header image



16mm film cans with helpful original notes indicating time and place, ca. 1930’s.

If you have ever inherited a photo album from a grandparent who took the time to caption the photographs with names, dates, and places, you will immediately appreciate the value of storing some documentation along with your home movies for the benefit of those who come later.   Again, you should consider as broad an audience as possible, going beyond mere names and events to include facts that might seem obvious to your immediate family: the name of the town, the street address, the identity of the film maker.   Facts and stories about the individuals in the films are always of interest, and anecdotes about people and places, traditions, rituals and unique events can make a wonderful film doubly intriguing.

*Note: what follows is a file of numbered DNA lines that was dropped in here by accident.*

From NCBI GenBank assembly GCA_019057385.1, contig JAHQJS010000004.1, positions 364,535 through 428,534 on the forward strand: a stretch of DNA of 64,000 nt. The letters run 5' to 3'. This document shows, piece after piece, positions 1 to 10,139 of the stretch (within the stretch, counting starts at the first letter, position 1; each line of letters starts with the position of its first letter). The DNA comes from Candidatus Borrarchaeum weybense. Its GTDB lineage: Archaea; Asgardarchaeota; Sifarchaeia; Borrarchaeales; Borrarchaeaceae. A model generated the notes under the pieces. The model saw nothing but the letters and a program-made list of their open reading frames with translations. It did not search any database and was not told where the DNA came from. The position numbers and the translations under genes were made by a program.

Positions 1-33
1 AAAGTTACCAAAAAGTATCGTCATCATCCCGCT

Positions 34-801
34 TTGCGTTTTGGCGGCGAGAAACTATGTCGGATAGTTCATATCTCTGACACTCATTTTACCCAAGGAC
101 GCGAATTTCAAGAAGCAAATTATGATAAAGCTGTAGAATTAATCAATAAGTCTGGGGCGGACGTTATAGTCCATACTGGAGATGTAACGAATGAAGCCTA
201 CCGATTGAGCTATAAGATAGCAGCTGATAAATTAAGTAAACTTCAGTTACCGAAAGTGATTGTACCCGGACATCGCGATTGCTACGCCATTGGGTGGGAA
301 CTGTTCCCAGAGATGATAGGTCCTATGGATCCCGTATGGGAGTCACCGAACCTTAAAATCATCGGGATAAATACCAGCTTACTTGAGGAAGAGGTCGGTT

You might even consider making an audio recording about the films, recorded during an actual screening of the materials, with comments offered “on the fly” in reaction to the imagery.  When the film is over keep the tape running until you’re all out of reminiscence.